To say that the opposite question, whether using our ministry roles to further our secular career is OK, is the same question is a fallacy of epic proportions. If we made a lot of money personally, which is not a bad thing, would it be bad to use it for the ministry of the local church? Of course not. Now then, is that the same as asking whether we should use the ministry of the local church to make lots of money personally? Whether you think it’s right or wrong, it’s clearly not the same question. Oh my goodness, that it’s so different is incredibly clear to me.

I mean, are you saying that the Bible says that we should use our work in the kingdom of God for our personal advancement? That is bold bold bold bold. It’s not just bold, it’s wrong. You have to understand these are two different questions you’re asking, and on one the Bible is clear – it’s good. On the other…

I’m beating a dead horse. It’s obviously wrong; they are clearly two different questions, so the answer to one question (is it right to use our secular career for ministry) has no bearing on the other (is it right to use our ministry experience for career advancement). So from the beginning, this train of thought is on a dead end track.

Anyways, Danny’s viewpoint that he doesn’t want to “use” a missions trip to gain something which it wasn’t intended to “gain” troubles me a bit, because to me, it reinforces a “dichotomy” between secular and spiritual life, activities, and achievement: If you go on missions, you score X heaven points, and if you land this secular job, you score Y earth points, and those two aren’t transferrable.

Umm, there’s clearly a dichotomy between secular and spiritual (sacred). Were there not a dichotomy, there would be no distinction. There is and should be a dichotomy between the two. If there wasn’t, think about the implications. Secular achievement = spiritual achievement? Bill Gates has achieved that much spiritually? Obviously not. Because they’re not the same thing. How we do in our spiritual life is the same as how we do in our secular life? Our spiritual activities and our secular activities are the same? They’re different. Should they even be the same? So our spiritual achievement should be viewed as the same thing as our secular achievement? No. There is clearly a dichotomy.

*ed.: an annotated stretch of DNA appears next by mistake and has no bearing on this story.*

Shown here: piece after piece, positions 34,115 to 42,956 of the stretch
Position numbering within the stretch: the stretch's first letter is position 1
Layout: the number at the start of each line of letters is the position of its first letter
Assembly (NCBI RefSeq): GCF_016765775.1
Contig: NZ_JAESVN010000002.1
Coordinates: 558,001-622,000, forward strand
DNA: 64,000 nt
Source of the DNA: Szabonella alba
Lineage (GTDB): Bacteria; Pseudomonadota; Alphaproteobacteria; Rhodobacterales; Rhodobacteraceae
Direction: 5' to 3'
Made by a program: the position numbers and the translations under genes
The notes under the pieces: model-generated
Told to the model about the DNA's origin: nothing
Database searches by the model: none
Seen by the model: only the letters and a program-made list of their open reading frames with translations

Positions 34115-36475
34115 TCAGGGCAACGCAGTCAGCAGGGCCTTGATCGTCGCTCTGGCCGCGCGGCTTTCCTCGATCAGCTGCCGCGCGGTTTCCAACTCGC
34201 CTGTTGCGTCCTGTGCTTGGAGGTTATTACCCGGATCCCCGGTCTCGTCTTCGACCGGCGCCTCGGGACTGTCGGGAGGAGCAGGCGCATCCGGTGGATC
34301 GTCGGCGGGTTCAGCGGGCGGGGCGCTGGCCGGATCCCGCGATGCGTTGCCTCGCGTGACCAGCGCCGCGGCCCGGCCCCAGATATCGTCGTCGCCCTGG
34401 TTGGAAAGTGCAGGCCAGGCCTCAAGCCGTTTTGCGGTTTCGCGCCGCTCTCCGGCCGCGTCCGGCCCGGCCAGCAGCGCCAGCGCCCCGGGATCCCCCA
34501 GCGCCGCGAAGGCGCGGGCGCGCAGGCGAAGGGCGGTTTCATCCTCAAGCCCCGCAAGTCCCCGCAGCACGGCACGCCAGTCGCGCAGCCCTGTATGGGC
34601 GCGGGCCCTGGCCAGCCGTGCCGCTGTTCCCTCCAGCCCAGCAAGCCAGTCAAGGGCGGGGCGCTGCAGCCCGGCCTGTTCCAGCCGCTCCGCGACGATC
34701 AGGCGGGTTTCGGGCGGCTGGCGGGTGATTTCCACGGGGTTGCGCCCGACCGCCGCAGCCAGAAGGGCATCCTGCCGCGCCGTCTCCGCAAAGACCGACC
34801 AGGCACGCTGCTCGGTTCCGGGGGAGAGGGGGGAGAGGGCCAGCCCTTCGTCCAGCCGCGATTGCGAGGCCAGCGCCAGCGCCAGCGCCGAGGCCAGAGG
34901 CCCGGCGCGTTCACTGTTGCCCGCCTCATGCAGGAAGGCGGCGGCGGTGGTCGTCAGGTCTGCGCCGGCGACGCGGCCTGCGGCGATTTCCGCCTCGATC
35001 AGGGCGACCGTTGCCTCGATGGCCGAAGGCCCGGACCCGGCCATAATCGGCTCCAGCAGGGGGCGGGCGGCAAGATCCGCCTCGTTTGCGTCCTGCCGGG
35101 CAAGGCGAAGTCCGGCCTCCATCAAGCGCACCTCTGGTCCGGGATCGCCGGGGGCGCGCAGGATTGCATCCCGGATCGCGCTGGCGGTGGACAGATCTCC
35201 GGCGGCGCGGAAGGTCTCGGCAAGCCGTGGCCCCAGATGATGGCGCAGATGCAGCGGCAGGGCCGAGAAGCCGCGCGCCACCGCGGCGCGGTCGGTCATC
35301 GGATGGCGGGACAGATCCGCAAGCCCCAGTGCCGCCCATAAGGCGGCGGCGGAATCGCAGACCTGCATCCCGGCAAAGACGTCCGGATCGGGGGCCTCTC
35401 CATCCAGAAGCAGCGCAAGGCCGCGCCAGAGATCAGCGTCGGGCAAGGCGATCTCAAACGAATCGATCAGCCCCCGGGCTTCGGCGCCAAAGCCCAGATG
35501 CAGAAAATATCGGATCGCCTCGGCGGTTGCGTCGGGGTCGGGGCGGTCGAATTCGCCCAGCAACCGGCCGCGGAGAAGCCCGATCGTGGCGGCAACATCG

The last thing in this paragraph isn’t dealing with secular / spiritual life, activities, and achievement. There are clearly differences here. What you’re talking about is the the ultimate purpose of these things, what we should be using them for. And in this there should be no distinction – we should do everything for the glory of God. We shouldn’t look at why we do secular and spiritual work differently, or what the purpose of each is, or what our fundamental attitudes towards those things should be. But in the things themselves, of course there’s a difference.

What is missions, anyways? John Piper writes that missions exists because worship doesn’t. Missions is an means to worship, as well as a means of worship, and that is not an option for us believers. After my experiences, one of the things I’ve become convicted of is that there really is no barrier that we should be erecting between the two, as far as where and when we should be desiring His name to be glorified amongst the nations and peoples, between the secular working world and the “missions field”. I’m not just saying it just because it’s “cool” as a Christian — especially career oriented Stanford Asian-American Christians like us — to say so, but that’s what we should be thinking as, because God doesn’t think bimodally, in “missions mode” or “non-missions mode”.

Yikes, invoking Piper in this line of thinking is scary. Again, this reasoning is just wrong. You have the right point, but the wrong conclusions. Yeah, there should be no strict dichotomy such that a missionary is more holy than a working person. The point of this, though, and Piper, is that everything we do should be a ministry in some sense – we should use whatever we have, do whatever we do, for ministry.